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The heterogeneous future

GNC's goal is twofold: simplify the programming model and make the GPU core more capable of participating in what AMD, ARM, Microsoft and others call "heterogenous computing" – that is, distributing work among CPU, GPU, and more-specialized cores, which each element contributing what it does best.

The major change in the GCN's shader array is that it includes what AMD calls the compute unit (CU), and what Demers calls the "cellular basis" of the design. A CU takes over the chores of the previous architecture's VLIW-based SIMD (single-instruction-stream, multiple-data-stream) elements.

VLIW is gone. The GCN's CUs are fundamentally vector cores containing multiple SIMD structures, programmed in a per-lane basis. Four groups of wavefronts are run in each CU core per cycle. "It's a vector core where each lane is programmed independently, and there's a single stream coming in and broadcast all over those things," Demers says. "You program it in a scalar way, and it operates in a vector mode."

Simply put, a CU might be considered to be a smart VLIW/SIMD structure. In the VLIW world, you'd have to rely on the compiler to load the core correctly and efficiently. If something changes in the instruction stream, the VLIW is too dumb to modify its workload, and pipes might remain unfilled with data, wasting cycles.

As you might guess, that makes VLIW perfectly fine for graphics, where predictability is high, but crappy for compute, where dependencies can and do change at a moment's notice – even if that "moment" is a billionth of a second. Although the CU must work wavefront by wavefront – it's not an out-of-order mind-reader – it can move workloads around radically more nimbly than VLIW.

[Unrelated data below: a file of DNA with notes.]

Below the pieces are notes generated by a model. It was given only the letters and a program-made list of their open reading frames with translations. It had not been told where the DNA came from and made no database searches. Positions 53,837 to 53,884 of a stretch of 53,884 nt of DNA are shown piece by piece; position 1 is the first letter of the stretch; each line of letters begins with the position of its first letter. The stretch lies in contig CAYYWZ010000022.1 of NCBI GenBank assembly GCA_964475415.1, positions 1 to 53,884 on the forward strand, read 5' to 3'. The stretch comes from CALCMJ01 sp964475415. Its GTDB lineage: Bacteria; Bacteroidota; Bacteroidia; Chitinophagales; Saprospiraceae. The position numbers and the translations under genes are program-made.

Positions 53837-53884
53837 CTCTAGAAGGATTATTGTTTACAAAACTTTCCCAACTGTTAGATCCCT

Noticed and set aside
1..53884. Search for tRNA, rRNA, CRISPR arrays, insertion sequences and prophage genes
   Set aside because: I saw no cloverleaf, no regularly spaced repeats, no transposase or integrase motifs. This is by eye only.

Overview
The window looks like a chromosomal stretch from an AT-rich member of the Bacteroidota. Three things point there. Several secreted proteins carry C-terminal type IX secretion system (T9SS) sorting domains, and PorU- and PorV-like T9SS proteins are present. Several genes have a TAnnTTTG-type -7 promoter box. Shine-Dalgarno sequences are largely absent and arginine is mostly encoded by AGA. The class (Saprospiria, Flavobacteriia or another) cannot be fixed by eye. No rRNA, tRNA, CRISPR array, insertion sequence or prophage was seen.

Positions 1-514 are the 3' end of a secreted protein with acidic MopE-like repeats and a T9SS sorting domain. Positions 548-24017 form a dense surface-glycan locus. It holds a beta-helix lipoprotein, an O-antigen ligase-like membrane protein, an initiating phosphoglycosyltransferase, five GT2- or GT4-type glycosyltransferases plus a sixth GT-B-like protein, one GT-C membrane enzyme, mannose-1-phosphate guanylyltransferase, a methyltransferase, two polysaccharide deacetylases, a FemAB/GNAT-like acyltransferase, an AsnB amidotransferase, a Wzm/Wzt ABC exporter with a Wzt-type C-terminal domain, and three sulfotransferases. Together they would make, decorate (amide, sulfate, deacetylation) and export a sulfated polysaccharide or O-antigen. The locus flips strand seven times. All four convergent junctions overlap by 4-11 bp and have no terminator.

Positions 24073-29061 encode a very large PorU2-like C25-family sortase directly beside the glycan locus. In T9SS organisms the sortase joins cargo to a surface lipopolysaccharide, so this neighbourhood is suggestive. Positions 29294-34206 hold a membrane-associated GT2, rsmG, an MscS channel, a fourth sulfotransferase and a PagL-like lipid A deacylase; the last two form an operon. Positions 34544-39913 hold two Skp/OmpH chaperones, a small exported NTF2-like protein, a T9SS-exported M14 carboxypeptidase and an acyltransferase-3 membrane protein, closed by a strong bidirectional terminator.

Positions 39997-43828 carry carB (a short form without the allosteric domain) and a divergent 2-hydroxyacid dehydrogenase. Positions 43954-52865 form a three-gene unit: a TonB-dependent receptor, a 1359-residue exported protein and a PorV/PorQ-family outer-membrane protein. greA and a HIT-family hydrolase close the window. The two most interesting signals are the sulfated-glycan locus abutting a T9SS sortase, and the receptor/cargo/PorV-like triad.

Core reasoning

This versatility is the – pardon the pun – core reason for the GCN: AMD is planning for a heterogeneous world, in which GPUs are increasingly equal compute partners with CPUs.

AMD Fusion Summit 2011 keynote presentation slide: 'Evolution of AMD's Graphics Core, and Preview of Graphics Core Next'

Is the GCN and its CUs a MIMD, SIMD, or SMT architecture? Yes (click to enlarge)

The CUs can work in virtual space, Demers says, and they'll support the x86 64-bit virtual address space – more on that later. Also, the CUs are supported by a much larger L1 data cache than was in the previous architecture. The cache also has what Demers calls "a significant amount of bandwidth," and is supported by its own control system.

Previous AMD GPU architectures have had what the company has called "hidden fixed-function with hidden state". As examples of such fixed functions, Demers identifies "program counter advancements, and things such as that – limited functionality."

Help with the housekeeping

The GCN moves beyond hidden fixed functions with the addition of a fully observable scalar processor, which frees the CUs from simple tasks – quick math functions, for example, and housekeeping. "It's a processor in its own right," says Demers, and it's responsible for such common code as branching code and common pointers. A vector unit could also handle such common-code chores, but as Demers explains: "The scalar coprocessor helps it out, and offloads those capabilities."

Observability of the CUs and the scalar processor, and support for the x86 virtual space – along with the fact that, Demers says, "you can load the PC from memory or from a register and do all kinds of math" – opens up such C++ features as virtual functions, recursions, and x86 dynamic linked libraries. "All of these become a native thing that this guy can support," he says.

AMD Fusion Summit 2011 keynote presentation slide: 'Evolution of AMD's Graphics Core, and Preview of Graphics Core Next'

Shrinking processes enable more stuff to be stuffed on a chip – so let's add a scalar processor (click to enlarge)

The processing capability boosted by a host of compute units is all well and good, but only if they can be fed the right data to munch on at the right time. To this end, the GCN architecture allows for multiple command streams from multiple applications, each with different priorities and the ability to reserve CUs for themselves.

As an example of this capability, Demers suggests the interaction of your operating system's user interface and an app. "You can have your GUI running at one priority level, and you can set that high, and you can guarantee some amount of compute units always available for it. But then your big background applications for transcode can be running at a lower priority," he says, and you will still have a great quality of service [QoS] – there's no more skipping mouse when you do a big job, because the big job is running in a separate queue."

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